Lael Brainard – US Fed Studying Potential of Digital Currency
A member of the US Fed board of governors has hinted that the institution welcomes the plan of central bank digital currency than earlier.
Lael Brainard, who chairs multiple Fed committees, gave her opinion during a talk at a seminar conducted at the Stanford Graduate School of Business regarding the payments in the time to come.
In her speech, Brainhard said the Fed was “conducting research and experimentation related to distributed ledger technologies and their potential use case for digital currencies, including the potential for a CBDC (central bank digital currency).”
Brainhard pointed to a recent poll conducted by the Bank for International Settlements (BIS) disclosing that as of January 2020, 80% of central banks across the globe are currently involved in some kind of CBDC related work. The reported figure is up from 10% in the earlier year.
Considering the greenback’s prominent role in international markets, Brainhard contended that it is crucial for the Fed to stay “on the frontier of research and policy development regarding CBDC.”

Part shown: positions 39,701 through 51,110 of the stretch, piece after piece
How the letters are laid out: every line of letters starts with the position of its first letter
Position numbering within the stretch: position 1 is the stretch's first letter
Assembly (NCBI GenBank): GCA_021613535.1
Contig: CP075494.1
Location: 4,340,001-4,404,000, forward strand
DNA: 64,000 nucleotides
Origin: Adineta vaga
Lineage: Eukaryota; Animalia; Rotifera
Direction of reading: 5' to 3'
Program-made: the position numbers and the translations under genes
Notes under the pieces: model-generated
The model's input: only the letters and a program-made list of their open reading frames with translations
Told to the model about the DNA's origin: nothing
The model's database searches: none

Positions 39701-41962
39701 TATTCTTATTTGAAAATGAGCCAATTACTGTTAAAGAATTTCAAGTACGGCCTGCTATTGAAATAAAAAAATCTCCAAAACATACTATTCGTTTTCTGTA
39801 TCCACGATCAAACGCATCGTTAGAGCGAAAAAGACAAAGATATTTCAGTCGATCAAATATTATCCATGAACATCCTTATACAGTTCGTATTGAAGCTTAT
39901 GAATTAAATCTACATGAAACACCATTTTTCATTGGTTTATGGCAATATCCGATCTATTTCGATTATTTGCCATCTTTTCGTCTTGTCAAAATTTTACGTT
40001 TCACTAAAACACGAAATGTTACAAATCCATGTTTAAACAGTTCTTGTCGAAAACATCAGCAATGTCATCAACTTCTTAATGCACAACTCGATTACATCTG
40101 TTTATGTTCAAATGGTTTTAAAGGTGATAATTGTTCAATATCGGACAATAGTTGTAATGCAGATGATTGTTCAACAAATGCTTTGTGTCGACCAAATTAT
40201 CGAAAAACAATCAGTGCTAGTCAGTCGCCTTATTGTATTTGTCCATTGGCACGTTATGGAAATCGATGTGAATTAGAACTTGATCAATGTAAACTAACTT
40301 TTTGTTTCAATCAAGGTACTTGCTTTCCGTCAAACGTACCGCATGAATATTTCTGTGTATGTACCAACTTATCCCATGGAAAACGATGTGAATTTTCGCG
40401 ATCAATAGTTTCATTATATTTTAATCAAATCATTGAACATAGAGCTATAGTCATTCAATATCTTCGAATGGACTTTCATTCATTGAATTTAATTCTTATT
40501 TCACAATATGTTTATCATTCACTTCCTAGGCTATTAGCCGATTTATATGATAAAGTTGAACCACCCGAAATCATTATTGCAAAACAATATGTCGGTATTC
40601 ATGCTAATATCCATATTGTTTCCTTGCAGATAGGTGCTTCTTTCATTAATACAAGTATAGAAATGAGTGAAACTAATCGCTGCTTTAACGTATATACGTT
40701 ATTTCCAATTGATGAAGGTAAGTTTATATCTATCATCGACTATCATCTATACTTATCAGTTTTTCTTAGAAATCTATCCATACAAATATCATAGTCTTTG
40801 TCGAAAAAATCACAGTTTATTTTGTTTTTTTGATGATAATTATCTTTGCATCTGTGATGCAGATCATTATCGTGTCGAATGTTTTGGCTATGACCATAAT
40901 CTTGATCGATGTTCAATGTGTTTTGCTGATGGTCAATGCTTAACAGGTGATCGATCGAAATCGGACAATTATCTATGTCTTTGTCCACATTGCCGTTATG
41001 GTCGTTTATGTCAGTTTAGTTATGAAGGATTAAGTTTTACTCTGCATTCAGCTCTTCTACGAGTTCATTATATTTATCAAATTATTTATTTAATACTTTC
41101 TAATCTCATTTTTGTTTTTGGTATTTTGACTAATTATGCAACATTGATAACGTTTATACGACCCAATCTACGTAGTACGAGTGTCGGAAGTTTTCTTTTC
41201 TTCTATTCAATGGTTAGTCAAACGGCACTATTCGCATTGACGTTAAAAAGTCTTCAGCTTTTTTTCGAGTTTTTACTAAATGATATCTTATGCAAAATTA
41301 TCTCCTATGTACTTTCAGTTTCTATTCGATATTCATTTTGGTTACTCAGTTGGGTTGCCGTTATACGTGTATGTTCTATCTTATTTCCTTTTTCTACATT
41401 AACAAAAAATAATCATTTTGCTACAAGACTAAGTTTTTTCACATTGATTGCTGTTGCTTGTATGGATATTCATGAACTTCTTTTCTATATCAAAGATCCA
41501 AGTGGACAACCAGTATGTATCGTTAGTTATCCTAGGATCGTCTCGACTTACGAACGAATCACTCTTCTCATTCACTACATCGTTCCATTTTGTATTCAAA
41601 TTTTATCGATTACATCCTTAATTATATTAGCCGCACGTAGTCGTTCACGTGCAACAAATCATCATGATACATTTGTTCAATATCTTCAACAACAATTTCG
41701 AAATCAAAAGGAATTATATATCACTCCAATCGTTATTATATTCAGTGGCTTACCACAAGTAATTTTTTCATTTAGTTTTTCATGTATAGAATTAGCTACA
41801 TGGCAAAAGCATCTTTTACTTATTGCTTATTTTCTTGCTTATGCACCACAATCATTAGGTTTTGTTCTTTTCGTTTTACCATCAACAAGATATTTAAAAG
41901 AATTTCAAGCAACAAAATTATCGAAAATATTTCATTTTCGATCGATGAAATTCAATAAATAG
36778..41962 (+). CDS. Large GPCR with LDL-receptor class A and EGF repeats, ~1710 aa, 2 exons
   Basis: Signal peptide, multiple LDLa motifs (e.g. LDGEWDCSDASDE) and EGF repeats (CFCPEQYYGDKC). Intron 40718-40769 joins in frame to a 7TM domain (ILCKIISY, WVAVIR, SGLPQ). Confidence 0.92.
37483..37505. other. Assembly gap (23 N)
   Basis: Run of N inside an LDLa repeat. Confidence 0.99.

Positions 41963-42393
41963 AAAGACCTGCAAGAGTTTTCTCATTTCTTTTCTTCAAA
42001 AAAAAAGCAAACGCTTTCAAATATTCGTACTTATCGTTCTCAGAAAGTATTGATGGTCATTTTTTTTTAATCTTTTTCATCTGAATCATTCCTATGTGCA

Unique digital remittance system, currency and settlement tools are spreading, she highlighted, isolating Facebook’s Libra venture and China’s upcoming digital yuan as crucial advancements in the private and public sector across the globe.
Brainhard, for two times in succession, described the likely function of CBDCs as ensuring a sovereign currency to remain the linchpin of a country’s payment network.
Even though she did not openly extend the argument to an international level in case of the US dollar, whose core function stretches outside nation-state boundary, she pointed out the likely effect of new private and public endeavors.
“For smaller economies, there may be material effects on monetary policy from private-sector digital currencies as well as foreign central bank digital currencies. In many respects, these effects may be the digital version of ‘dollarization,’ with the potential for a faster pace and wider scope of adoption.”
Brainhard, one-and-a-half years ago, had spoken in Digital Currency Conference held at San Francisco as follows:
“there is no compelling demonstrated need for a Fed-issued digital currency.”
Initiatives such as Libra have given rise to demands for Fed to speed up the launch of its upcoming real-time, 24×7 payments and settlements facility, “FedNow.”
Even though “FedNow” does not involve a complete CBDC (Central Bank Digital Currency), the facility is structured to pave way for clients and businesses to handle their finance more adaptably and finish time-dependent payments beyond traditional banking hours.